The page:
When we think of bullies, we often think of the big, mean kid on the playground who terrifies someone smaller and weaker than he is. But by thinking of bullying on the schoolyard level, we neglect the much more pervasive and painful systematic bullying that occurs throughout human society.
The dictionary definition of the word bullying cites using superior strength or influence to intimidate or to force someone to do what one wants. The American Psychological Association defines bullying as aggressive behavior that intentionally and repeatedly causes another person injury or discomfort. Bullying can take the form of physical contact, words or more subtle actions. It can be face-to-face or carried out through digital media.
While these are useful definitions, a glance at the synonyms, which for bullying include words like tyrannize, terrorize, torment, harassment, oppress and persecute, clearly shows that bullying is far more than two children having a social issue.
According to the definitions above, anyone who uses a position of greater power to hurt and denigrate someone weaker or less powerful is a bully. Yes, a big kid can bully a smaller kid, but so can a parent, a teacher, a team captain, a coach, or anyone who has governance over others. On the larger stage, this can include community leaders, business owners and corporate executives, politicians, police, military officers, and government officials.
Being aggressive and forceful is often downplayed once it leaves the school yard. Adults with power should have learned to use their position wisely so as not to injure others. Right?
In fact, many of the manipulative techniques of a bully are often the same skills that we honor and hone in our leaders.
Bullies use name calling, teasing, verbal abuse, and racial/ethnic slurs. They also use group pressure, social isolation, superior positioning or touching (such as a pat on the rump or head), physical intimidation (the threat of possible injury or punishment), and if necessary, outright physical violence.
We do not have to look far for examples of adults in leadership positions doing any and all of these things. Think of the stereotypical drill sergeant, the must-win Little League coach, the police officer dealing with a prisoner.
Bullying behaviors have been with us a long time, and we have come to expect aggressive behavior from people in these positions. Bullying in institutions may be called harassment and mobbing, but it is still bullying. While there may codes of conduct that leaders are expected to follow, excuses are made, for example, where a leader steps over the line as part of their job or as just a momentary slip up or because they need to win or because the victim might have escaped.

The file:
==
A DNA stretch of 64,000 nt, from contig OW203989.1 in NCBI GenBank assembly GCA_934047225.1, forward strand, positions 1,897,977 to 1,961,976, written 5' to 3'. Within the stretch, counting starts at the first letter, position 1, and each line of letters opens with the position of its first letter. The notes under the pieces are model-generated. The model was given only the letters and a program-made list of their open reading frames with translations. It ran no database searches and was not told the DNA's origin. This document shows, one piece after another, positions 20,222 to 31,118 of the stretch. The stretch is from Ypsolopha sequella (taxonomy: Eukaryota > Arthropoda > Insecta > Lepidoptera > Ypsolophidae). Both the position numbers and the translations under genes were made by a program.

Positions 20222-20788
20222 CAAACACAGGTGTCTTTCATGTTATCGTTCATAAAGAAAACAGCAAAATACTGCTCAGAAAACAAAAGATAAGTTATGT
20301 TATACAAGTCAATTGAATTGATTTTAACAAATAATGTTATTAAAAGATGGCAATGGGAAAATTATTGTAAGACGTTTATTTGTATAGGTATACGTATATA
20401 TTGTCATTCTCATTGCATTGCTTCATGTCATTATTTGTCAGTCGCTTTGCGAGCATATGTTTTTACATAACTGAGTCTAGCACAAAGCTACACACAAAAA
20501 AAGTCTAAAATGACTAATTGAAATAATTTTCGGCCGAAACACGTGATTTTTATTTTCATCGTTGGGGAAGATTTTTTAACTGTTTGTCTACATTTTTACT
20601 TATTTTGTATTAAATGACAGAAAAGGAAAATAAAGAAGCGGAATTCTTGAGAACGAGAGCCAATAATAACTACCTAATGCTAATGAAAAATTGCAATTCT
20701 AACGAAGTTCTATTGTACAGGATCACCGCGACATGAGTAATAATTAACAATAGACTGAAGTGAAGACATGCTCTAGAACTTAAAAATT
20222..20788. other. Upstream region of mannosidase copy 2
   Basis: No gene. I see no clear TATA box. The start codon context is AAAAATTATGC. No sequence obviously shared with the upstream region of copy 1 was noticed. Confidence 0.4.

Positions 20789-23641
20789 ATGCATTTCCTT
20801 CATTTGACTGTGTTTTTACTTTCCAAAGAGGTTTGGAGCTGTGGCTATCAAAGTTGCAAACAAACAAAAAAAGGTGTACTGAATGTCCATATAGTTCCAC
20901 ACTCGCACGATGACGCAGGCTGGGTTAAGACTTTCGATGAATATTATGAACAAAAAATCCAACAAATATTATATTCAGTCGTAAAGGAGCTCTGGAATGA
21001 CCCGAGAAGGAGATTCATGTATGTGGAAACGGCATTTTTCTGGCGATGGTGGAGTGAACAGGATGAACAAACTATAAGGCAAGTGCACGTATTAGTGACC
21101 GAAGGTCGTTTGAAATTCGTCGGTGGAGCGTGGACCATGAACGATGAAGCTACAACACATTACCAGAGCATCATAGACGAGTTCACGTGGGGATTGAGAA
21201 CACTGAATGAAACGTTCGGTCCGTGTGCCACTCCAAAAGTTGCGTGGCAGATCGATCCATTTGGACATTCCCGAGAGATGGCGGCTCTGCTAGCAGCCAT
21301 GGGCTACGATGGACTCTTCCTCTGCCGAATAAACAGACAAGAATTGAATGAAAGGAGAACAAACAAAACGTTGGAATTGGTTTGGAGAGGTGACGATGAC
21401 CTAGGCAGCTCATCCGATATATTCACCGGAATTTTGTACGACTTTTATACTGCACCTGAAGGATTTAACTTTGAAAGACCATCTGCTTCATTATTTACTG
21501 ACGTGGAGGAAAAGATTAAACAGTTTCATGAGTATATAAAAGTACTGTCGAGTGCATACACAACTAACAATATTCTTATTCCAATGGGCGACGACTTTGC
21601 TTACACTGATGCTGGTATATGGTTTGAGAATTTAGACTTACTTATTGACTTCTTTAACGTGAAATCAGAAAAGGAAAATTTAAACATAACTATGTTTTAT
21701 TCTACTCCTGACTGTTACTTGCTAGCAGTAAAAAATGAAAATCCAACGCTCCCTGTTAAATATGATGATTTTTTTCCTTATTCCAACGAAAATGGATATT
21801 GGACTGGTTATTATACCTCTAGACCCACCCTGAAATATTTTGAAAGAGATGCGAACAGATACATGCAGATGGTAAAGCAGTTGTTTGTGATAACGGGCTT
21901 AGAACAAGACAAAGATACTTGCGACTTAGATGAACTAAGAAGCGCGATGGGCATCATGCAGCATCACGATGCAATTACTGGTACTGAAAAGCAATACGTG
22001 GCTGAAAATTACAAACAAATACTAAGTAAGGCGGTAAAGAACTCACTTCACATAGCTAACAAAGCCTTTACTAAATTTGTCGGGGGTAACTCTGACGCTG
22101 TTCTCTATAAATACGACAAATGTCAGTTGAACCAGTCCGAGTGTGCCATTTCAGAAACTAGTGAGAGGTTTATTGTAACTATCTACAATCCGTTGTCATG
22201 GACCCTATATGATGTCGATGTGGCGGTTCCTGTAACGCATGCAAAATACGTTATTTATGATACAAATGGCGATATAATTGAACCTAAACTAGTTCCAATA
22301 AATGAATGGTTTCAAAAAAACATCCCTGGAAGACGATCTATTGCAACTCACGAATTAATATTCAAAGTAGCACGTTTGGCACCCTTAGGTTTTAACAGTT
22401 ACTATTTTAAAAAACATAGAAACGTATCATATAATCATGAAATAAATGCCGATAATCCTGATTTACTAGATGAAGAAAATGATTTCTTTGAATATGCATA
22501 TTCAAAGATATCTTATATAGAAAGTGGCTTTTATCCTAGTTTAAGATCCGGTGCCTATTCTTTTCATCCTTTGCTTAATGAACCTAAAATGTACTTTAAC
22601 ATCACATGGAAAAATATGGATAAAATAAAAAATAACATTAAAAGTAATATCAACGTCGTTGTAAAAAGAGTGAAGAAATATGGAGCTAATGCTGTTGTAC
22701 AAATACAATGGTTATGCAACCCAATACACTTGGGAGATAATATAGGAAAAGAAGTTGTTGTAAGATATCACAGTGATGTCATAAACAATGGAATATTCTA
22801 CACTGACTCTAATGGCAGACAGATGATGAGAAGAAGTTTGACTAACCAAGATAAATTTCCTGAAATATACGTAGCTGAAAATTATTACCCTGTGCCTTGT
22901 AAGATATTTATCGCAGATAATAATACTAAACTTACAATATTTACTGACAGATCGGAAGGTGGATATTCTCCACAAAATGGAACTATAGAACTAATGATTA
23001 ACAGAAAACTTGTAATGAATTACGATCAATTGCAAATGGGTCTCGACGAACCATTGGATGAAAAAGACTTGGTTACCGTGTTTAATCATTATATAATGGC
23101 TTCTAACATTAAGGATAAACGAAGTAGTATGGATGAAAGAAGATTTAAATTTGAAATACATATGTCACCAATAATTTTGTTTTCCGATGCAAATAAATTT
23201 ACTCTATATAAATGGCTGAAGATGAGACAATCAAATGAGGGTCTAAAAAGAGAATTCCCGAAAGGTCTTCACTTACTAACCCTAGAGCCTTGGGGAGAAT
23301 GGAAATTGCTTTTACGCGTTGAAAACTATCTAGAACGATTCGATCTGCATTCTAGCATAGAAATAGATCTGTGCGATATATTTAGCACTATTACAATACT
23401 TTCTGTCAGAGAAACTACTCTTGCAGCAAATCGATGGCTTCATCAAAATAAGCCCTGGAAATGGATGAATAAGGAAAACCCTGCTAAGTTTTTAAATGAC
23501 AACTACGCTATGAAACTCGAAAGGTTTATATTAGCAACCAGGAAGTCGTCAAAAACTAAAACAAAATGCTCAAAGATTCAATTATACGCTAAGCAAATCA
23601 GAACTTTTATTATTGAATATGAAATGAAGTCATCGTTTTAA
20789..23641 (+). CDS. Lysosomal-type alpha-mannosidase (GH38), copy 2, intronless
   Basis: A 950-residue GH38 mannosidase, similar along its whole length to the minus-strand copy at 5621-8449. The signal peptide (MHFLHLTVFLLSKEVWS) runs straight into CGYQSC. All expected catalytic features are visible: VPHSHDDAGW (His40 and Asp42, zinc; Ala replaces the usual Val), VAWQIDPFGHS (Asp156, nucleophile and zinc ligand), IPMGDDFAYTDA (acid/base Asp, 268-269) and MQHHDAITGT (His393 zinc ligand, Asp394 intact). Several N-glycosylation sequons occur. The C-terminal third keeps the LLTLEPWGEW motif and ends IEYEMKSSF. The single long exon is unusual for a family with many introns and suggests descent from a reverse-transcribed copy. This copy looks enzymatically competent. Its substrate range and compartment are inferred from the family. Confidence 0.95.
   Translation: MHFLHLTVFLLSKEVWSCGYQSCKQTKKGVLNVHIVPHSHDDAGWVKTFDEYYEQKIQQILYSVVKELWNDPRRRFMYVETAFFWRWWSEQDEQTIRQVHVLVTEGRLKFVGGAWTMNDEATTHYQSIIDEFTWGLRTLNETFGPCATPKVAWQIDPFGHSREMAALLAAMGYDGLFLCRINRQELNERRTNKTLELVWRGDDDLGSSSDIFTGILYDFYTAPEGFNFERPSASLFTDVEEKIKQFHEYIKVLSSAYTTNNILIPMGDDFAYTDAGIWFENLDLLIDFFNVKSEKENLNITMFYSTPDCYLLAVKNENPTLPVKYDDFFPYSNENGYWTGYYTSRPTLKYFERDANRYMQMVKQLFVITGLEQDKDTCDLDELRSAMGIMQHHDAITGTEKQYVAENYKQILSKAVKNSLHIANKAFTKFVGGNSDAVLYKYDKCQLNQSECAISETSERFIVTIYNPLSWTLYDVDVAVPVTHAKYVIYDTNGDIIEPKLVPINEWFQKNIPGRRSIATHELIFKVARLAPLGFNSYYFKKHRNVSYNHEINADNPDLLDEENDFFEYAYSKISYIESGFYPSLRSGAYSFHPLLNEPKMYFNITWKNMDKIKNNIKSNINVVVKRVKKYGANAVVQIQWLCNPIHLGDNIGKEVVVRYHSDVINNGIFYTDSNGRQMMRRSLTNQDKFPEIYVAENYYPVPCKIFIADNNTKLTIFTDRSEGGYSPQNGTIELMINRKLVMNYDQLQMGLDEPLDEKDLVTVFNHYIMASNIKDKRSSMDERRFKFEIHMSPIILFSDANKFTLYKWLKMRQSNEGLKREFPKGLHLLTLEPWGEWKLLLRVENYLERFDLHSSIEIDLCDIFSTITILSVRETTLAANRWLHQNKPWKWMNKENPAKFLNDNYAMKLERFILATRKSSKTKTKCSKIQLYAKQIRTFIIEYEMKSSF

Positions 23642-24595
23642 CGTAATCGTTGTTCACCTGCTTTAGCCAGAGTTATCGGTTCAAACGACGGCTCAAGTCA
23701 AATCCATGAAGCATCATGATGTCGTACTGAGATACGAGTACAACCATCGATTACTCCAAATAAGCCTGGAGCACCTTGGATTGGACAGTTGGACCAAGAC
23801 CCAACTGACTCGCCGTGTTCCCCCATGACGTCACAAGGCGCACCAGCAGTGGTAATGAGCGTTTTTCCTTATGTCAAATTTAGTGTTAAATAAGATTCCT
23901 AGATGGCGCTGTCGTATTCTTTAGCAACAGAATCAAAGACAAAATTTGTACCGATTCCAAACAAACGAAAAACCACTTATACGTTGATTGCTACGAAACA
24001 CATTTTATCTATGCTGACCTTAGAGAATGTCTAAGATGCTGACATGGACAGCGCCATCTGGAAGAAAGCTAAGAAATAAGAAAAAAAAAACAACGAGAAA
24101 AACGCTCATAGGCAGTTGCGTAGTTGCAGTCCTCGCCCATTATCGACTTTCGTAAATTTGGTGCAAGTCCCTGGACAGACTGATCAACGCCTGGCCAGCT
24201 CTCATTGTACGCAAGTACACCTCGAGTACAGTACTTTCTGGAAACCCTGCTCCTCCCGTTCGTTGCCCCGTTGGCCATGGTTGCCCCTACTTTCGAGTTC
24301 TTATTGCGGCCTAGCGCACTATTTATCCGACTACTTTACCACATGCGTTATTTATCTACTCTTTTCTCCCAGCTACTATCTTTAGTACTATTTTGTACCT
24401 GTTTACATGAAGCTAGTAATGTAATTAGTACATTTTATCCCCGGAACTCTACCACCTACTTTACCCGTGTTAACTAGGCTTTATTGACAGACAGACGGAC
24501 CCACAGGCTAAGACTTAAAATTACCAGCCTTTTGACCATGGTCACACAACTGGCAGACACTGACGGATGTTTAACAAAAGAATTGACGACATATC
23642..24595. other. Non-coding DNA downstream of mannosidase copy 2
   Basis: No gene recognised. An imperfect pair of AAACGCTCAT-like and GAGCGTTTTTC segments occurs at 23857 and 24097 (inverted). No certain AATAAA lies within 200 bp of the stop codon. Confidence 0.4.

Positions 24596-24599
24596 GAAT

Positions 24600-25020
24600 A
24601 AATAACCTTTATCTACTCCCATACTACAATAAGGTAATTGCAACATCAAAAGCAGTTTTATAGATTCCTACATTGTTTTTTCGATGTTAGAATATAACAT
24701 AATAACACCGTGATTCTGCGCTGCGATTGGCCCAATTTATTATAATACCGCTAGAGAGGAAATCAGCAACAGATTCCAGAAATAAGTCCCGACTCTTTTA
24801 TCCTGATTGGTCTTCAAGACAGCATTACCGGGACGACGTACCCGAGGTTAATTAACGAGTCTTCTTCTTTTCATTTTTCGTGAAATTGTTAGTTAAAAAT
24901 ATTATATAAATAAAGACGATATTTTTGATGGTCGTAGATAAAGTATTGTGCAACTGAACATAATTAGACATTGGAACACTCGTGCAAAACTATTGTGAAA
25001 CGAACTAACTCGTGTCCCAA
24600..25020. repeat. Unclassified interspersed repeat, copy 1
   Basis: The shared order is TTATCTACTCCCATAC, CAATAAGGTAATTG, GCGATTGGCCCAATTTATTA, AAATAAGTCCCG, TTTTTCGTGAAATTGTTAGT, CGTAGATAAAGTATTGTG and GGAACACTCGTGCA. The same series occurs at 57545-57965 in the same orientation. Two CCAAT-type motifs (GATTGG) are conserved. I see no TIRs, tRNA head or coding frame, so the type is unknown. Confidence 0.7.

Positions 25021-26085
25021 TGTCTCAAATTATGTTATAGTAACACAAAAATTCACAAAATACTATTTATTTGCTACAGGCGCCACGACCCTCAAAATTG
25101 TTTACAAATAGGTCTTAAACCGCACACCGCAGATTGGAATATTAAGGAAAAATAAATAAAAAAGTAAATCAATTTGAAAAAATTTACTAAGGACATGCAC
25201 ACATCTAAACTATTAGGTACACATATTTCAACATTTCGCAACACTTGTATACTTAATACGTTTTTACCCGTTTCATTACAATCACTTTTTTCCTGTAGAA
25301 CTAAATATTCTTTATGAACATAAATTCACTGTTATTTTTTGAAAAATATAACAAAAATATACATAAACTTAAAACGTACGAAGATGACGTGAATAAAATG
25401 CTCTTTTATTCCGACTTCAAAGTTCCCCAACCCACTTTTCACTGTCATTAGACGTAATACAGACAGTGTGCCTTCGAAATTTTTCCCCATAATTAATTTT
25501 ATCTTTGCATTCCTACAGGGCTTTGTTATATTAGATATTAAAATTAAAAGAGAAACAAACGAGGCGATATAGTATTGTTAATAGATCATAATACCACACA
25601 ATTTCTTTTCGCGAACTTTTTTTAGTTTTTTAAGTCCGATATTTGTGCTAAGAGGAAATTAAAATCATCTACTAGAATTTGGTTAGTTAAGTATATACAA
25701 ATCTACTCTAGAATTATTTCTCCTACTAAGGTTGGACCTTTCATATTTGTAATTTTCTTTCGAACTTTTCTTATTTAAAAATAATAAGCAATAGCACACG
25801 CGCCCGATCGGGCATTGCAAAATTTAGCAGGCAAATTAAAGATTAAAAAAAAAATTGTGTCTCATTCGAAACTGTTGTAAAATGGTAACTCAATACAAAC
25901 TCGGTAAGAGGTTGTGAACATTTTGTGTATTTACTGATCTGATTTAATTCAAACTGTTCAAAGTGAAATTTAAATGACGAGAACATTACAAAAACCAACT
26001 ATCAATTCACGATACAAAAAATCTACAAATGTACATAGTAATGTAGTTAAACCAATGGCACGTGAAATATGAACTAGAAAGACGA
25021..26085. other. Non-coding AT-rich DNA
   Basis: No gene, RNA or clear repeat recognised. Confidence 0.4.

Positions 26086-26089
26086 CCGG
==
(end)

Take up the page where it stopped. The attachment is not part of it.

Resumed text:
Parents, schools, teachers, and church leaders have been teaching children for years about bullying. Most children in American classrooms can explain what bullying is and why it is wrong. There are a multitude of wonderful programs out there. Many do reduce the number of bullying incidents occurring in those institutions that use these programs and techniques.
But these programs can never stop societal bullying, because outside the classroom and schoolyard and church group, children see bullies being rewarded with positions of power.
They learn that to be successful and to win, whether in sports or business or politics or even in academics and medicine, and rise to the top of their professions, they need to be aggressive. They need to intimidate their subordinates. They need to threaten punishment or firing. They need to lord it over others and they need to rid themselves of or threaten those who are weak, unskilled, and inefficient.
So it is time to take anti-bullying rhetoric and education beyond the school yard and look at ways to change how people and organizations function in our society. This is our goal. This is a our mission. So let's begin.
The following Infographic produced by the National Immigration Project of the National Lawyers Guild lays out the multiple ways employers and people in power can bully those who have little say in their work environment such as employees and immigrants.
2. Divide into 8 groups and assign a different spoke of the wheel to each group. Allow time for them to read the actions listed.
3. Ask each group to match the workplace actions with the corresponding bullying behavior.
4. Follow up with a discussion of what they discovered. Were they surprised? Have they ever experienced any of these things in the workplace or in sports or any other situation.
5. Challenge them to come up with ways to address some of the ways people are bullied in the workplace.
Read more about workplace bullying.
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